Social and Cultural Lives of Immune Systems

By James M. Wilce Jr | Go to book overview

Chapter 11

Corporeal flows

The immune system, global economies of food, and new implications for health

Richard Cone and Emily Martin

Allergies and autoimmune disorders are increasing in incidence, especially among the urban poor. This chapter, 1 which results from conversations and research that bring together knowledge and methods from anthropology and immunology, 2 considers the interrelated biological and social implications of the increasing incidence of immune dysfunctions, and the ways in which changes in food production, transport, and consumption, circulating through global markets, may be contributing to immune dysfunctions, especially through changes in “oral tolerance.

Is collaboration between a biologist and a cultural anthropologist possible today? Would bringing insights from biological science and cultural studies together produce a synergy that scholars on both sides would find enlightening? This chapter could be seen as a test case for these questions. Richard Cone is a biophysicist who, for the first half of his career studied the fluid properties of membranes in the cell in order to further basic science. For the second half of his career he has been studying the physiological properties of sperm, the vagina, and the rectum, in order to develop a topical substance for the penis or vagina that would kill sperm and any pathogen found in human sexual orifices. Emily Martin is an anthropologist who, for the first half of her career studied cultural and social organization in the Taiwanese countryside. For the second half of her career, she has been studying the complex interplay among sciences like reproductive biology and immunology and concepts and practices that permeate the wider culture in the United States in order to understand, and influence, contemporary conceptions and practices related to health.

Reactions to drafts of this paper from our respective colleagues surprised us. We were both anxious that immunologists might be affronted by non-immunologists’ suggesting new questions about the immune system. But we both felt confident that anthropologists and other students of culture would react with interest, the more so because the text is experimental in form and content. In spite of our worries, immunologists who read the paper were immensely encouraging, excitedly offering us related thoughts and references. One immunologist immediately made copies of the paper and assigned

-232-

Notes for this page

Add a new note
If you are trying to select text to create highlights or citations, remember that you must now click or tap on the first word, and then click or tap on the last word.
One moment ...
Project items

Items saved from this book

This book has been saved
Highlights (0)
Some of your highlights are legacy items.

Highlights saved before July 30, 2012 will not be displayed on their respective source pages.

You can easily re-create the highlights by opening the book page or article, selecting the text, and clicking “Highlight.”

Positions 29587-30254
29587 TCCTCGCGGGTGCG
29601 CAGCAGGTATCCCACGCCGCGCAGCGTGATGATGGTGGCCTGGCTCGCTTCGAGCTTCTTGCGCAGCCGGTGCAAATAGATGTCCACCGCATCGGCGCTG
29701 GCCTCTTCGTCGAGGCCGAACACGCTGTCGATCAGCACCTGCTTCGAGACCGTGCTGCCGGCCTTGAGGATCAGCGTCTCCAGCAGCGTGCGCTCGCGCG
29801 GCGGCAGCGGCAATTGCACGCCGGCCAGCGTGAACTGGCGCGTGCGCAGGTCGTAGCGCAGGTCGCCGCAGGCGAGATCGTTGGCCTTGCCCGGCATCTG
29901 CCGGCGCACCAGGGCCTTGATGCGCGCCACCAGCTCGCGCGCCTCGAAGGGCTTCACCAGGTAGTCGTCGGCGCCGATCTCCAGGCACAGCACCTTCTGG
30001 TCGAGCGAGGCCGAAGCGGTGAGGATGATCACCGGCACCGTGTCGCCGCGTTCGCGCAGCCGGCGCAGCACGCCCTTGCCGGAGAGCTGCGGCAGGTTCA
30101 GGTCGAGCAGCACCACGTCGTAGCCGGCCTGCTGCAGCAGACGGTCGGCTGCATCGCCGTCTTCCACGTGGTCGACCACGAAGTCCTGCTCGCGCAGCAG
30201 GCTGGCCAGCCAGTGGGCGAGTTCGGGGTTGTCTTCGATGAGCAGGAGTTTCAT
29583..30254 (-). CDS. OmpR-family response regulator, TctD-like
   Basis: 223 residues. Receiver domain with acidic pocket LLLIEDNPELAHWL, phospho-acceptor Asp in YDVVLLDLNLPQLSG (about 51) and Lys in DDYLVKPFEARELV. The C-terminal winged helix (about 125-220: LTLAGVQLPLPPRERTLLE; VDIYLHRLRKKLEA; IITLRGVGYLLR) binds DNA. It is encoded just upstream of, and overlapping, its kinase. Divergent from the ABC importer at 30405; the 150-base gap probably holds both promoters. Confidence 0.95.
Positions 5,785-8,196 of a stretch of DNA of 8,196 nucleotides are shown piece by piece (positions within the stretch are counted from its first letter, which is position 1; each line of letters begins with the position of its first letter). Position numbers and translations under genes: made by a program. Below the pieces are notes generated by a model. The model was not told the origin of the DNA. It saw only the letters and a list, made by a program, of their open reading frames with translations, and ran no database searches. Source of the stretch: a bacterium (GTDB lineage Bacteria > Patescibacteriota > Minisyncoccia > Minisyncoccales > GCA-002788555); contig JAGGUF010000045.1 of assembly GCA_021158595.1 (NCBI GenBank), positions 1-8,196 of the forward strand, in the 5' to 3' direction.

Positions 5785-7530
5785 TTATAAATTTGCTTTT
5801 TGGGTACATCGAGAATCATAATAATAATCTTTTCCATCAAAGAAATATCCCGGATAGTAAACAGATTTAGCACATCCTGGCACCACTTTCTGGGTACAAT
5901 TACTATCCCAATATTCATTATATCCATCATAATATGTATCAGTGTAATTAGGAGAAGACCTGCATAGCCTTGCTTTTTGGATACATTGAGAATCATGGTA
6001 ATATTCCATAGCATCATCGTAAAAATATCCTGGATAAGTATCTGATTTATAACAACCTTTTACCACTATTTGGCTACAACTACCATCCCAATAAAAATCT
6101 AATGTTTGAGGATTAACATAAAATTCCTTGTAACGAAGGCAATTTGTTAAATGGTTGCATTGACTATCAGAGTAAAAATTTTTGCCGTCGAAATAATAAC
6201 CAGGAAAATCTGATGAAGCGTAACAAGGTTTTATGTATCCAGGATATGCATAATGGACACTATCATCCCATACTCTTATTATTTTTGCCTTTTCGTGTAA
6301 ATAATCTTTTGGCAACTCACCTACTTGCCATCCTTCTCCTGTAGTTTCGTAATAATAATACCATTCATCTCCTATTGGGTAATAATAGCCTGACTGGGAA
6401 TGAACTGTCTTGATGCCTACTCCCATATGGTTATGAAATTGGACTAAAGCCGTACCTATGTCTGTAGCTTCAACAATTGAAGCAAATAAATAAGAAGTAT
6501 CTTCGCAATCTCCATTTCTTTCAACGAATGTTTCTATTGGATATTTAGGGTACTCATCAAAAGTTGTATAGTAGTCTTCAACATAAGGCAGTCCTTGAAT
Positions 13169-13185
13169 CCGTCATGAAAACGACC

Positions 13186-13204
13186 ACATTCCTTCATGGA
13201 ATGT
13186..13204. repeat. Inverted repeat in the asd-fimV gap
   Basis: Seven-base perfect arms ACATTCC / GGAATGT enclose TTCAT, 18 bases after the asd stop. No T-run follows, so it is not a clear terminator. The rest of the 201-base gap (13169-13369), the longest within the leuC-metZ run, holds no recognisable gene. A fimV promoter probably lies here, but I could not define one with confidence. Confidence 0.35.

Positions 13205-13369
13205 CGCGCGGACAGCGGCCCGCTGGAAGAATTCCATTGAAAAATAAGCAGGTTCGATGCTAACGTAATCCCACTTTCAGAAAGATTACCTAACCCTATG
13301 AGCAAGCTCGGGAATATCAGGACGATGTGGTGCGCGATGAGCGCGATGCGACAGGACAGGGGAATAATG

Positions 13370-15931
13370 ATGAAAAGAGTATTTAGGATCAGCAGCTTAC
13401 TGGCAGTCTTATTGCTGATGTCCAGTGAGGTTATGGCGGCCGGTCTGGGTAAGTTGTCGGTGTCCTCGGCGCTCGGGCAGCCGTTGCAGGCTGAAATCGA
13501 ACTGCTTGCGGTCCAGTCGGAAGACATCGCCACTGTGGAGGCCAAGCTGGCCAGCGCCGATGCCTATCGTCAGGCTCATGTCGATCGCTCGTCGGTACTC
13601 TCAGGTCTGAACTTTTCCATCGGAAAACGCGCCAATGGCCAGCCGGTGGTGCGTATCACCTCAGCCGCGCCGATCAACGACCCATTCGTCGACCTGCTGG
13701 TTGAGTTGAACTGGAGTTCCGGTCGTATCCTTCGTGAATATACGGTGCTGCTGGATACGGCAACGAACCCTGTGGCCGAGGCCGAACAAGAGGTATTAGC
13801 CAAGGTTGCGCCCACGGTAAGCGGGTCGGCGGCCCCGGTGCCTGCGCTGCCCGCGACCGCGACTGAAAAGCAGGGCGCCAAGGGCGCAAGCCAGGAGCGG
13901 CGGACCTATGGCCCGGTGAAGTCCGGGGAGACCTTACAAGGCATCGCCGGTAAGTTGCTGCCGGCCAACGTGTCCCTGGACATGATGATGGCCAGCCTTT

Citations (0)
Some of your citations are legacy items.

Any citation created before July 30, 2012 will labeled as a “Cited page.” New citations will be saved as cited passages, pages or articles.

We also added the ability to view new citations from your projects or the book or article where you created them.

Notes (0)
Bookmarks (0)

You have no saved items from this book

Project items include:
  • Saved book/article
  • Highlights
  • Quotes/citations
  • Notes
  • Bookmarks
Notes
Cite this page

Cited page

Style
Citations are available only to our active members.
Sign up now to cite pages or passages in MLA, APA and Chicago citation styles.

(Einhorn, 1992, p. 25)

(Einhorn 25)

1

1. Lois J. Einhorn, Abraham Lincoln, the Orator: Penetrating the Lincoln Legend (Westport, CT: Greenwood Press, 1992), 25, http://www.questia.com/read/27419298.

Cited page

Bookmark this page
Social and Cultural Lives of Immune Systems
Settings

Settings

Typeface
Text size Smaller Larger
Search within

Search within this book

Look up

Look up a word

  • Dictionary
  • Thesaurus
Please submit a word or phrase above.
Print this page

Print this page

Why can't I print more than one page at a time?

Full screen
/ 318

matching results for page

Cited passage

Style
Citations are available only to our active members.
Sign up now to cite pages or passages in MLA, APA and Chicago citation styles.

"Portraying himself as an honest, ordinary person helped Lincoln identify with his audiences." (Einhorn, 1992, p. 25).

"Portraying himself as an honest, ordinary person helped Lincoln identify with his audiences." (Einhorn 25)

"Portraying himself as an honest, ordinary person helped Lincoln identify with his audiences."1

1. Lois J. Einhorn, Abraham Lincoln, the Orator: Penetrating the Lincoln Legend (Westport, CT: Greenwood Press, 1992), 25, http://www.questia.com/read/27419298.

Cited passage

Welcome to the new Questia Reader

The Questia Reader has been updated to provide you with an even better online reading experience.  It is now 100% Responsive, which means you can read our books and articles on any sized device you wish.  All of your favorite tools like notes, highlights, and citations are still here, but the way you select text has been updated to be easier to use, especially on touchscreen devices.  Here's how:

1. Click or tap the first word you want to select.
2. Click or tap the last word you want to select.

OK, got it!

Thanks for trying Questia!

Please continue trying out our research tools, but please note, full functionality is available only to our active members.

Your work will be lost once you leave this Web page.

For full access in an ad-free environment, sign up now for a FREE, 1-day trial.

Already a member? Log in now.